Walter F. Ballinger, MD, embodied the spirit of rigorous and broad-based learning at Washington University School of Medicine. Former head of the Department of Surgery, Ballinger relished his role as an educator.
“He thrived on teaching and cared deeply about training the next generation of surgeons,” says his wife, Mary Randolph Ballinger. “He always wanted to bring out the excellence in their talents.”
Timothy J. Eberlein, MD, the Bixby Professor and head of the Department of Surgery says, “Dr. Ballinger often said that training the next generation of surgeons would be the most important, and among our most challenging, tasks.”
So it was a fitting tribute that shortly before Ballinger passed away last year at the age of 85, one of his first surgical interns, Gordon W. Philpott, MD, suggested a fund that would support the establishment of the Dr. and Mrs. Walter F. Ballinger Surgical Academic Education Program. The initial endowment was funded by the Ballingers, and former residents and friends made generous contributions.
The program enables the Department of Surgery to expand the knowledge of surgical training beyond the clinical practice of surgery to include topics such as ethics, public health and health care delivery.
“This is a way to honor the school and the person and to benefit society through advancement of education,” says Philpott, emeritus professor of surgery and a former member of the university’s Board of Trustees. “It fits with Walter’s own passion of continuous learning.”
Washington University School of Medicine has received many gifts to honor faculty who have been outstanding mentors and colleagues. The outpouring of generosity for recent memorial gifts reflects the school’s collegial spirit.
In the Cardiovascular Division, the first John P. Boineau Lecture was held in April 2012 to honor Boineau’s contributions in the fields of cardiothoracic surgery and cardiology. The lecture fund was created through the generosity of current and former faculty and former residents.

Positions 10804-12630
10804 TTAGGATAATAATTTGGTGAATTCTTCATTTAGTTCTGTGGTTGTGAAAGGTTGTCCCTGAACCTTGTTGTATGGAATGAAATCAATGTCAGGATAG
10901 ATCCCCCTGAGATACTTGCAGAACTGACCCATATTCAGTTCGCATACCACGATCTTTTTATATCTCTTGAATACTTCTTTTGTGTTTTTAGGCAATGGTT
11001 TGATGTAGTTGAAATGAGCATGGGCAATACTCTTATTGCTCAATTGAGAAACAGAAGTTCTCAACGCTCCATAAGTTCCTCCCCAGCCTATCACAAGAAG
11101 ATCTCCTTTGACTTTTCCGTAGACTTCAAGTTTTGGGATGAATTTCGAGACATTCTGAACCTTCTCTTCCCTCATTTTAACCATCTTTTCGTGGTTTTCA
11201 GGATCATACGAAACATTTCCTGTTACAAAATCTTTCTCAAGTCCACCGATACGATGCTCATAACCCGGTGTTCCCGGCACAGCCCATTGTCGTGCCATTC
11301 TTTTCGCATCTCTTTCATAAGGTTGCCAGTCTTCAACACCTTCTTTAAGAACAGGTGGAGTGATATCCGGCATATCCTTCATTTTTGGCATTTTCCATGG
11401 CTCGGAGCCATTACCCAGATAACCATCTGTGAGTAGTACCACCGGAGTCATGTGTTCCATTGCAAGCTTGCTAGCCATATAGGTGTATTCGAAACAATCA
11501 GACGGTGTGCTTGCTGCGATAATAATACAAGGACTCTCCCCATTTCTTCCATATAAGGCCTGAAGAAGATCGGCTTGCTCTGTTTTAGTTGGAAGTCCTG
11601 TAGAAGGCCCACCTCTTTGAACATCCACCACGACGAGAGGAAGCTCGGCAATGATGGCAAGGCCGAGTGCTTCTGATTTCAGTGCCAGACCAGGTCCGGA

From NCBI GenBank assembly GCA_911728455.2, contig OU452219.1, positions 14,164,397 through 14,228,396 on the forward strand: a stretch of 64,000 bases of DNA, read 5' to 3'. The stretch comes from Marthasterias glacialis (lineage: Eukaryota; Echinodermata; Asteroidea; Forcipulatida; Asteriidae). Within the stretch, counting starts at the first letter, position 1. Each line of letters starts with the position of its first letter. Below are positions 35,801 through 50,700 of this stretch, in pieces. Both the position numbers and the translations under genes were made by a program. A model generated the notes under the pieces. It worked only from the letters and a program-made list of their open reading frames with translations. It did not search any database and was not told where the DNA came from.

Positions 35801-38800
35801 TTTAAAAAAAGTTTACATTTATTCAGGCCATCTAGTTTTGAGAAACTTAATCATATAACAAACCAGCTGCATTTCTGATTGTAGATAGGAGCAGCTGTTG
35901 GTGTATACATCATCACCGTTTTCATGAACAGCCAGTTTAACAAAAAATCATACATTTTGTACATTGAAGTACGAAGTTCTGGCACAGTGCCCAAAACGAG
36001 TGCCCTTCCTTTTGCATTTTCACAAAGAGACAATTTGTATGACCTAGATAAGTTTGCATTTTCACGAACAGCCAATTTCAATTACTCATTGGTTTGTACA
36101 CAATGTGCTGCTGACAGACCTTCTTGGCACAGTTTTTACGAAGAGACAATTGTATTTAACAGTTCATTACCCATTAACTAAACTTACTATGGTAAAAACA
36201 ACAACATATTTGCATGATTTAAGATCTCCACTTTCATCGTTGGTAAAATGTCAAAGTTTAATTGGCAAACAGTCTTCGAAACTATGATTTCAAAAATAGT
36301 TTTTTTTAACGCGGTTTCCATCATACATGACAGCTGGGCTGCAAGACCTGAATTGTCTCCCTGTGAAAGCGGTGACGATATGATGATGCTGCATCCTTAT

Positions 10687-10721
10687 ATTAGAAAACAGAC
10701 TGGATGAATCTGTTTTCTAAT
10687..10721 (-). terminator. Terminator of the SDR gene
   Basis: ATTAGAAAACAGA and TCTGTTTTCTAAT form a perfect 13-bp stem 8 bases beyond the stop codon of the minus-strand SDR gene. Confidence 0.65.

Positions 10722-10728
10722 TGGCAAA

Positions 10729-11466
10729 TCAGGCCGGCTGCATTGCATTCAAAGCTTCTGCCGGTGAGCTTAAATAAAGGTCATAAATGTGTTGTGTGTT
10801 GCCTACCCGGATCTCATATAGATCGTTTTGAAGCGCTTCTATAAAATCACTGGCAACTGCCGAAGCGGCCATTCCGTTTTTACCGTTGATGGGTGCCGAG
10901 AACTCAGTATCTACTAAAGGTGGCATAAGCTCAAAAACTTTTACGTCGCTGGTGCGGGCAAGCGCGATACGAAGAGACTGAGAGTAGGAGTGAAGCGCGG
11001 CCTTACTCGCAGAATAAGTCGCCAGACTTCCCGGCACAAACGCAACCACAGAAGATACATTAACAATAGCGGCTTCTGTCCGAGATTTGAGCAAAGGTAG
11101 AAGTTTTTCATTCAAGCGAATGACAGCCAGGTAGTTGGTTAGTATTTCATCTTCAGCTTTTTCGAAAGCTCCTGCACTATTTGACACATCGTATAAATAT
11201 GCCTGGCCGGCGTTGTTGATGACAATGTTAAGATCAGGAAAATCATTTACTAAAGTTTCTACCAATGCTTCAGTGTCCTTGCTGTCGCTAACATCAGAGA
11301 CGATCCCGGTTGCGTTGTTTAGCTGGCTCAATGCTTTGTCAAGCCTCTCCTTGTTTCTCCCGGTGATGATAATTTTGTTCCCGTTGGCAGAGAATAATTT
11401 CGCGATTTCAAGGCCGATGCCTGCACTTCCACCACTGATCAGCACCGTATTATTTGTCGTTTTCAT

“Dr. Boineau made substantial contributions to the Cox-Maze procedure for the treatment of atrial fibrillation, the most common arrhythmia that we treat,” says Douglas L. Mann, MD, Lewin Professor and chief of the Cardiovascular Division. “This procedure formed the basis for ablation therapy and is practiced by electrophysiologists on a daily basis. Dr. Boineau’s contributions will continue to be felt for the next decade, and likely well beyond that.”
In the Department of Orthopaedic Surgery, the Paul Manske, MD Resident Learning and Teaching Center debuts next year to honor his memory. Manske, the former chairman of the department, died in April 2011.
“We are dedicating this space in honor of Dr. Manske because he was a world-renowned hand surgeon and a true gentleman who also was a highly effective teacher. This center will enable us to honor his legacy and his life here at the medical center where he spent nearly his entire career,” says Richard H. Gelberman, MD, the Fred C. Reynolds Professor and head of the Department of Orthopaedic Surgery. “It will be a state-of-the-art learning center for residents and house staff encompassing individual computer carousels, an anatomical dissection facility, and an arthroscopy and surgical skills simulation center.”
Former orthopaedic surgery resident Bruce A. Bollinger, MD, was among those who made a memorial gift to recognize Manske. “Dr. Manske was an excellent surgeon, research scientist and educator and was always very approachable with questions or issues,” says Bollinger. “I feel I owe much to him and the rest of the faculty during my time at Barnes, and I hope the new center will facilitate education and training through easier access to information and hands-on simulator equipment.”
In November, the Department of Pediatrics will host the 11th annual J. Neal and Lois Middelkamp Lecture. The lectureship rotates topics between Middelkamp’s passions — infectious diseases and medical education. “The establishment of this lectureship enables us to bring in national and world leaders to inform and inspire the Washington University community,” says Alan L. Schwartz, PhD, MD, the Harriet B. Spoehrer Professor and head of the Department of Pediatrics. The Middelkamps established the endowed fund in 2001 and, upon his death in November 2011, gifts in tribute to his accomplishments and mentorship were directed to the fund. The comments from former students and residents reflect a tremendous depth of gratitude for the role he played in their lives.
Another beloved mentor and colleague, Stuart S. Sagel, MD, will be recognized in the Mallinckrodt Institute of Radiology with a conference room named in his honor. “Residents, fellows and faculty members alike benefited from his excellence as a clinician and teacher for decades,” says R. Gilbert Jost, MD, the Elizabeth E. Mallinckrodt Professor and head of the Department of Radiology and director of Mallinckrodt Institute of Radiology. Teaching conferences will be held in the renovated space and will serve as an ongoing reminder of Sagel’s many contributions. Sagel passed away in November 2011, and the Mallinckrodt Institute of Radiology will keep his legacy alive through this constant reminder.